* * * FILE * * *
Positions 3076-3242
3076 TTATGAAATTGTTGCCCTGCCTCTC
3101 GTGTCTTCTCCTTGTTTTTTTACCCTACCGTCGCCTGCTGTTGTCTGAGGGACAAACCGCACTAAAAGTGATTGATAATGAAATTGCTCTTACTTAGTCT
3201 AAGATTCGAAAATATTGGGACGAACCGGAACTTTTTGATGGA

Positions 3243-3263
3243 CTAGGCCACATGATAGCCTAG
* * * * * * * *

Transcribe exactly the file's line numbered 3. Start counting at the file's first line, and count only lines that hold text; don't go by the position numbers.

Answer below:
3101 GTGTCTTCTCCTTGTTTTTTTACCCTACCGTCGCCTGCTGTTGTCTGAGGGACAAACCGCACTAAAAGTGATTGATAATGAAATTGCTCTTACTTAGTCT